Suppose that astronomers around the world alerted us that a large asteroid is headed in our direction, and might collide with the earth in the year 2012.  The astronomers cannot give us a precise probability of collision because of many imponderables . . .  To build a defense system—say, rockets that would intercept the asteroid and knock it off course—would cost hundreds of billions of dollars . . . As is always the case, there are a few dissenters . . .   A scandal erupts when emails at the West Anglia Space Research Unit are released, and shows that some scientists tried to arrange a boycott of a journal that published a few articles of the skeptics.  At the same time, thousands of astronomers not connected with the West Anglia Unit continue to insist that the risk of a collision is very high . . . A few questions.  In this scenario, would there emerge an industry of non-credentialed “astronomy skeptics” in the press and public comparable to the current batch of “climate skeptics”?  My instinct is that the world would quickly get to work building the rocket system, and disregard the views of the skeptics.  Is this right or wrong?  If it is right, is there some reason to think that climate science and astronomy are different, justifying the skepticism about climate science that does not (yet) exist about astronomy?

This is a clever scenario, and its gives me a launching pad to talk about why climate-change skeptics and believers have reacted so differently to the same set of information: namely the stolen East-Anglia emails.

The Cultural Cognition Project has a perspective on this problem which may be helpful.  Dan Kahan, Don Braman, Paul Slovic, John Gastil, and Geoffrey Cohen wrote a paper called The Second National Risk and Culture Study: Making Sense of – and Making Progress In – The American Culture War of Fact. Using a large random and nationally representative study sample, the paper confirms that Americans are deeply divided over basic questions about the climate, such as “how much risk does global warming pose for people in our society?” Those divisions track the cultural identities that the project has often explored — and which relate back to pioneering work by anthropologist Mary Douglas. That is, group-grid theory.

Of particular interest, Kahan et al. tested the hypothesis that individuals’ perceptions about the same set of facts about the severity of the problem turned on what policy solutions were recommended to deal with it.  When the policy solution was nuclear power, hierarchical and individualist Americans were far less likely to discredit global warming facts than when the solution was an expanded set of anti-pollution measures.  Such individuals find expanded anti-pollution policy threatening to their identities: it suggests restriction of market activities (upsetting to individualists) and it implicitly challenges the legitimacy of the ruling order (upsetting to hierarchs).  Confronted with such a threat, individuals are less likely to credit information about increased risks of warming.  Conversely, egalitarians and communitarians were more likely to see global warming as a severe threat when the solution was anti-pollution control.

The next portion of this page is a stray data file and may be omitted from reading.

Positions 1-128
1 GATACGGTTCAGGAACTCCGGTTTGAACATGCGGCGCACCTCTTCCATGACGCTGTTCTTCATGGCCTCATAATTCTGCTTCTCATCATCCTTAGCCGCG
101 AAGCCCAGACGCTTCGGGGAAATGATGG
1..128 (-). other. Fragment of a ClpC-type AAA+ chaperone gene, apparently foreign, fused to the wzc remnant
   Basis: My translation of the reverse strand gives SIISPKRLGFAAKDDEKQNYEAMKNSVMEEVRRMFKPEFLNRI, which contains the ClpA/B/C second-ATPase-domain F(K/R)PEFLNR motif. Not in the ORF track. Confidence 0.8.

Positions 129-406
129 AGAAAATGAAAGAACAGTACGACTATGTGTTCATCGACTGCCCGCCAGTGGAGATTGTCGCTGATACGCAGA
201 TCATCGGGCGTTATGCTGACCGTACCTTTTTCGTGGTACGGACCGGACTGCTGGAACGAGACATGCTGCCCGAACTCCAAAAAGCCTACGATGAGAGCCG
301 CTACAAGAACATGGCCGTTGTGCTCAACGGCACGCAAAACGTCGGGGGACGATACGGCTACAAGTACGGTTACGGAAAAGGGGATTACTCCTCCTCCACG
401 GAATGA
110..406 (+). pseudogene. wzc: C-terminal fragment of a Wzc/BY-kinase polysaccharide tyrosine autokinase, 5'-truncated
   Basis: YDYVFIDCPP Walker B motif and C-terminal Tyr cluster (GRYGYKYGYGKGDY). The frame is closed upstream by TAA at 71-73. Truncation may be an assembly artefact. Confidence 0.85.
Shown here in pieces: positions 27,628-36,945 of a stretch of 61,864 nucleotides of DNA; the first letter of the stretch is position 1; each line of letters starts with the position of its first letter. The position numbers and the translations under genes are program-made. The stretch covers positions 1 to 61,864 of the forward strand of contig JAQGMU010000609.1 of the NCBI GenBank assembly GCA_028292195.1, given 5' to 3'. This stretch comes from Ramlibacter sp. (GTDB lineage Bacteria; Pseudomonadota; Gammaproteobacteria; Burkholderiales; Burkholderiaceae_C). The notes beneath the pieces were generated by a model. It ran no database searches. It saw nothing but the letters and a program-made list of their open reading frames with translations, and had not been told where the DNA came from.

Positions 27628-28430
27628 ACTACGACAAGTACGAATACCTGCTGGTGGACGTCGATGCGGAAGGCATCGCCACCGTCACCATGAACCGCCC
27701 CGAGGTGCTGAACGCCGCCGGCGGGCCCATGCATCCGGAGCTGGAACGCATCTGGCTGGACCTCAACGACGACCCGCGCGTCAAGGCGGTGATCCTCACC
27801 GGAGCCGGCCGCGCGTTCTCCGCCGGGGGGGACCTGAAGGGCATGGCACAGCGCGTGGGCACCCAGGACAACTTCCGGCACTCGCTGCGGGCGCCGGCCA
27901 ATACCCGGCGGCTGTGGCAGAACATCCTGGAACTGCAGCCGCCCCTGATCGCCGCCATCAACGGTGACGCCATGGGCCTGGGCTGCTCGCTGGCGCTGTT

What does such research teach us?  Well, for one, it makes reactions to “climate-gate” easier to understand.  We know that people are looking at the benefit/risk calculus in highly polarized ways.  The East Anglia emails, which go to the weight of the evidence about warming, is yet more fodder in that filtered debate.  This  polarization is (notably) neither partisan nor conscious.

More importantly, the research suggest a very concrete strategy for those who worry about climate change and who want to see their position persuade unbelievers: you should be more attentive to finding politically congenial solutions, and spend less energy trying to use data to convince those you disagree with.  Thus, former VP Gore’s approach, which focused on staking out a data-driven position on the scope of the problem, has at best produced a fragile coalition in support of change, which will be undermined quickly when individuals are presented with alternative data, information about imperfect scientists, or threatening policy solutions.

Rounding back to Eric’s post,  the reason that asteroidgate seems like a clear example where an organized opposition would not emerge is that neither the underlying disaster nor the policy solution poses a threat to the identities of large and discrete groups of Americans. Expensive rockets simply aren’t the bogeymen that private-property-destroying pollution controls are.  The case would be different if the solution to our asteroid problem were to unequally burden a minority group.  In that scenario, egalitarians and communitarians would be much less likely to credit the risks of a massive asteroid than would hiearchs and egalitarians.


Braking Away

One of the benefits of being at GW is that I get to talk to Dan Solove in person. When I saw him on Wednesday, he reminded me that blogging doesn’t always have to be about my past books or future projects. Thanks, Dan!Traffic Sign

Depending on where you live, today or tomorrow is “Bike to Work” Day.  Bicycles have been around the US since at least 1866, when Pierre Lallement received patent no. 59,915 for a velocipede.  I’ve been an avid year-round bike commuter for 8 years now (aside from my 2 years in Kinshasa, Congo, when I couldn’t walk around the block without an escort), and, like most zealots, I like to proselytize. Now that I’ve converted to a bike commuter, I extol the economic and environmental benefits of riding:  bicycles don’t use any fossil fuels to get you from one place to another; an 8-mile bicycle trip keeps out about 15 pounds of pollutants from the air we are breathing; and somewhere between 6-20 bikes can be parked in one car parking space (mine is parked as a piece of art in my office).  Just as importantly, however, bike commuting is really fun. It is fast: even at my pace on the bike of 10-15 mph, I breeze right past people in cars. And it’s wonderful for my mental health. One of my friends interviewed me for a story she wrote for Good Housekeeping magazine (!) about how people find serenity. I told her I find serenity through writing articles and blog posts, but she wasn’t convinced; not until I told her about my bike commuting did she put pen to paper. So, as one corporate sports giant might say, Just do it!